Hepperman’s poems range from titillating to empowering as she explores themes of beauty, freedom and sexuality among others in a variety of free-verse poems. While many of the themes–particularly those dealing with physical beauty or eating disorders–are familiar ones, Hepperman’s commentary remains timely and electric.

A range of retellings and original material make these poems approachable for every reader while the black and white photography throughout the book is guaranteed to draw readers in.

Poisoned Apples is a smart, utterly feminist collection of poems that encourages girls to take charge of their lives whether that means finding their own way to a happy ending or taking a different path into new territory.

Possible Pairings: Wintergirls by Laurie Halse Anderson, The Rose and the Beast by Francesca Lia Block, Ella Enchanted by Gail Carson Levine, North of Beautiful by Justina Chen, The World’s Wife by Carol Ann Duffy, Fire and Hemlock by Diana Wynne Jones, Enchanted by Alethea Kontis, Miss Peregrine’s Home for Peculiar Children by Ransom Riggs, Paper Valentine by Brenna Yovanoff

A Creature of Moonlight: A Chick Lit Wednesday Review

A Creature of Moonlight by Rebecca HahnThe villagers have been talking of the woods all summer. More than usual. Farther from the woods than usual.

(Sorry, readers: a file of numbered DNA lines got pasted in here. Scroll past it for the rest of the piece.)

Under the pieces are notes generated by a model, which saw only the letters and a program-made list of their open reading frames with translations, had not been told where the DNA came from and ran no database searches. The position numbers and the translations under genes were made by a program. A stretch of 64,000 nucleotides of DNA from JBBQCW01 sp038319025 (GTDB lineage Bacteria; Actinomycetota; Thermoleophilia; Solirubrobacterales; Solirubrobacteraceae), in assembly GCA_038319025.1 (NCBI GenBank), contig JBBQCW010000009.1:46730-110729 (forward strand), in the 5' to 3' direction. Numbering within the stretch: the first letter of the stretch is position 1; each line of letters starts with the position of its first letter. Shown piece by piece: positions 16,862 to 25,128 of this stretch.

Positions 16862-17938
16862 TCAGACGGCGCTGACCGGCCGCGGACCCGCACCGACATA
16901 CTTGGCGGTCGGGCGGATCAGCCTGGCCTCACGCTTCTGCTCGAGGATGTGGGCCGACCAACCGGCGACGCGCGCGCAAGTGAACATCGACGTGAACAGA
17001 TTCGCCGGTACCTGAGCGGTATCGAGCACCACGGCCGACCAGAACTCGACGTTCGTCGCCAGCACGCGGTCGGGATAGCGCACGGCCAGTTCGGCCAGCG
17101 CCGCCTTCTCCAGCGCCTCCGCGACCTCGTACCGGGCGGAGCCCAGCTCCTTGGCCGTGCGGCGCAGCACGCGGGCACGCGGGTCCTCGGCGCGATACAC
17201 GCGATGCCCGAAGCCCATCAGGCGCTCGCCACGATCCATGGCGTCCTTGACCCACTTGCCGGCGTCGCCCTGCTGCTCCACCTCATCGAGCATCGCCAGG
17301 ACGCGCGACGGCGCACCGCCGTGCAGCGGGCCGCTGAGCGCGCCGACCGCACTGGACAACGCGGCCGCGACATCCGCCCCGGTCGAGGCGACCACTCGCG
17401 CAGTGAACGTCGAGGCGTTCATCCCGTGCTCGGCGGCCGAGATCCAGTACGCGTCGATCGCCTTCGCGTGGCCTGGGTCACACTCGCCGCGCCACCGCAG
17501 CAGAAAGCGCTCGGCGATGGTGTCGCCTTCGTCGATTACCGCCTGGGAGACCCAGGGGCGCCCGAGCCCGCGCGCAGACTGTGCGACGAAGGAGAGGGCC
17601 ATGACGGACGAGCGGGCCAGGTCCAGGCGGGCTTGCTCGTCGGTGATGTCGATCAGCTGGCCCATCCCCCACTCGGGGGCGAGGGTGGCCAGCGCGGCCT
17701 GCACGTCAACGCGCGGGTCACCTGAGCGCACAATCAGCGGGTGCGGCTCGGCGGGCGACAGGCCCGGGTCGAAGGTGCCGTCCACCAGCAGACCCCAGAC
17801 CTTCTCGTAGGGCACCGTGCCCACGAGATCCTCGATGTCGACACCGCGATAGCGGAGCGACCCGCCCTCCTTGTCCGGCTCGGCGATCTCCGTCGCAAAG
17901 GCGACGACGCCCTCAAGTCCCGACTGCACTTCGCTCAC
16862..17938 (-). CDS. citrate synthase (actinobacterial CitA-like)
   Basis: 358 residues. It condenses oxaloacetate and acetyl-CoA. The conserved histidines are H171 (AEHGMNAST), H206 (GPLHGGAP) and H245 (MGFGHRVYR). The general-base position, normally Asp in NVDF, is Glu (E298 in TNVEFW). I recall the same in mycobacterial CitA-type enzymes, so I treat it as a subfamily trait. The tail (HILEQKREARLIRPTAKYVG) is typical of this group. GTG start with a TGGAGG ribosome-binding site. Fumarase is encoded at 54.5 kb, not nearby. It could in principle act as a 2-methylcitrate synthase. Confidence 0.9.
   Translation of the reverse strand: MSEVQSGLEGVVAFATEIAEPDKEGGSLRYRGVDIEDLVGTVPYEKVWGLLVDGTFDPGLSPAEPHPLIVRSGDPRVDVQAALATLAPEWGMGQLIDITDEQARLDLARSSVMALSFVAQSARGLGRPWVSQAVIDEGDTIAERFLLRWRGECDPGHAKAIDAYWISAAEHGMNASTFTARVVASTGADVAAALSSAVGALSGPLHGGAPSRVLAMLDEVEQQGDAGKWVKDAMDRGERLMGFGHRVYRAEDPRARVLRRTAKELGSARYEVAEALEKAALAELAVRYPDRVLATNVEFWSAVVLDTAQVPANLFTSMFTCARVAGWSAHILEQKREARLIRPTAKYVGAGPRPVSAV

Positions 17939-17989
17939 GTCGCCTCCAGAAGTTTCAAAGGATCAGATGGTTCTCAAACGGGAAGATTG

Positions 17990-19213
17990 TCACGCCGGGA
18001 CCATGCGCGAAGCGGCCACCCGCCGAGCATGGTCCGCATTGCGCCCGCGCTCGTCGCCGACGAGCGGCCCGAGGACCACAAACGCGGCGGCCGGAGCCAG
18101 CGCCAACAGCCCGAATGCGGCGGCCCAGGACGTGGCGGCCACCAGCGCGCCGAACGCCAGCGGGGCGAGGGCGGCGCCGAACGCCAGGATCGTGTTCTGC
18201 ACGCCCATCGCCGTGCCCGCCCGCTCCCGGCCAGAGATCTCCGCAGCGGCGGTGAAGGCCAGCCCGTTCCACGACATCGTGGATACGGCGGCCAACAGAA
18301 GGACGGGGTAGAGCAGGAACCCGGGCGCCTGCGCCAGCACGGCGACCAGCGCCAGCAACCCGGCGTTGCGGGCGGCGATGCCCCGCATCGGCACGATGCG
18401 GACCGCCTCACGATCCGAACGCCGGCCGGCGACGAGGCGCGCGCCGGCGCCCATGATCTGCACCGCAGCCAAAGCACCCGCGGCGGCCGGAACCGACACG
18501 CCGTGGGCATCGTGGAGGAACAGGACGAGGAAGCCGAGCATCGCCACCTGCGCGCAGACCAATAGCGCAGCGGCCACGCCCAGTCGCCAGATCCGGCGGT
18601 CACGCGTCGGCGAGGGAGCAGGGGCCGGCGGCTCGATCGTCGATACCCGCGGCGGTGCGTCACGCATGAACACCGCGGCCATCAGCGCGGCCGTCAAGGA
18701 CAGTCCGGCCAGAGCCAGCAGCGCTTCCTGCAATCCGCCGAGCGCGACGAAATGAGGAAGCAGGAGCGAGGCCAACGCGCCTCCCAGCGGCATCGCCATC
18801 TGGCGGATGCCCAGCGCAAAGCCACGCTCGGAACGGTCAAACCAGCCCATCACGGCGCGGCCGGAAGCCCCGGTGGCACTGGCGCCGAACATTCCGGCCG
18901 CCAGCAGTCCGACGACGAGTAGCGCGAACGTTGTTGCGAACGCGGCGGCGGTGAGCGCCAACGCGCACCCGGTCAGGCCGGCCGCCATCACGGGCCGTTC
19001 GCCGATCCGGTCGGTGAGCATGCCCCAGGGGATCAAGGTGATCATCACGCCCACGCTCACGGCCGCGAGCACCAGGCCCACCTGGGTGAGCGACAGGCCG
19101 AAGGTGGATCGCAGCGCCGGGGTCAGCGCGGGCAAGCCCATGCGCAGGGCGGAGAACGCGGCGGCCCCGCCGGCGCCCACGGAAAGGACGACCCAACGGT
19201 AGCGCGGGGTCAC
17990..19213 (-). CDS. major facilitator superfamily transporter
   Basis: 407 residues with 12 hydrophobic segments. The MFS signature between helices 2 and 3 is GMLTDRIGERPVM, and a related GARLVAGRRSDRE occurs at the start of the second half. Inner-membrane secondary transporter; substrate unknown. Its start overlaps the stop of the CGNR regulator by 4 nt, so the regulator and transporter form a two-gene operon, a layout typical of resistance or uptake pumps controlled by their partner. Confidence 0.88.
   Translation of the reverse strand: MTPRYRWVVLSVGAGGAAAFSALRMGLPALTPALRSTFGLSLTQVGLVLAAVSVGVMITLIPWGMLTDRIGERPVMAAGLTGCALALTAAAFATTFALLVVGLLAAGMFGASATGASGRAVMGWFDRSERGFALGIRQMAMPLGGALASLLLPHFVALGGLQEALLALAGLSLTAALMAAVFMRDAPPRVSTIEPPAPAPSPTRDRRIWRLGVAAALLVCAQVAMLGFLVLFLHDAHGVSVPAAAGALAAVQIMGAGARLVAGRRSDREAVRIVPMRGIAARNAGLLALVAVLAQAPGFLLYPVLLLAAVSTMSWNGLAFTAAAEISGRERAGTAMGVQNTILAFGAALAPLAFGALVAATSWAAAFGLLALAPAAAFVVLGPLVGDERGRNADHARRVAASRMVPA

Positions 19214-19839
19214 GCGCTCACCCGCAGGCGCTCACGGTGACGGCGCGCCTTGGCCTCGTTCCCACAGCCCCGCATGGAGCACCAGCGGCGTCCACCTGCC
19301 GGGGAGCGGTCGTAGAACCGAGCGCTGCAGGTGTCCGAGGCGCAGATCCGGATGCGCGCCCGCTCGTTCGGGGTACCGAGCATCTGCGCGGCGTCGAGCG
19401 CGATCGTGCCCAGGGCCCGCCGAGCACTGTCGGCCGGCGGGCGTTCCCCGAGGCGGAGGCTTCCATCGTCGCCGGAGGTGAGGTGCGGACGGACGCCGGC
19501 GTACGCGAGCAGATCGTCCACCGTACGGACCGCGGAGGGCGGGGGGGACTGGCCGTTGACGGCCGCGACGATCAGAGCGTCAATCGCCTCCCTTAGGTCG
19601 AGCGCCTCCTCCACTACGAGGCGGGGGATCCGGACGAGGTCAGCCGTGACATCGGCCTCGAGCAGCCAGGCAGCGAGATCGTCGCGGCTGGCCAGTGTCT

It’s one thing, now and then, for a stray bit of the woods to encroach. A well lost here, a path obstructed. Such things are to be expected.

This summer is different. The entirety of the woods seems to be moving in leaps and bounds, creeping closer than they have in years.

Marni knows the woods are dangerous place–a place of magic and wonder that often draws girls to it only to swallow them whole. Still, time and again, she finds herself sneaking there–away from Gramps, away from the prying eyes of the villagers who buy their flowers, away from the life that was snatched from her the day her mother was killed.

Marni has always walked a narrow path between the life the was stolen and the life she has with her Gramps. But now, with the woods moving closer and promises being made, Marni will have to decide where she will stand in A Creature of Moonlight (2014) by Rebecca Hahn.

A Creature of Moonlight is Hahn’s first novel.

Hahn masterfully weaves a world here where magic is as beautiful as it is dangerous–a world populated with calculating lords and kings as well as dragons and Phoenixes. Marni is a fascinating narrator, one who views both the humans and the woods with a healthy sense of skepticism. She is a strong heroine with a strong sense of self and an even stronger desire to secure her freedom.

She also has a very strange twang to her entire narration that is more reminiscent of a novel set in the Depression Era west (or just the West) than it is to this bit of higher fantasy. Marni reckons about many things and is none too afraid to say so neither. Her voice is often extremely jarring as readers are drawn repeatedly out of the story to ponder the choice of words on the page.

The story is typical coming of age fare as Marni learns more about both sides of her “family” such as they are and, over the course of the novel, comes into her own in various ways.

A Creature of Moonlight is decidedly short on peripheral characters, making the time spent in Marni’s head often claustrophobic as so much of the story centers on her inner conflicts. While her observations of the woods and at court are often entertaining and razor sharp, Marni’s motivations are never as clear as they should be.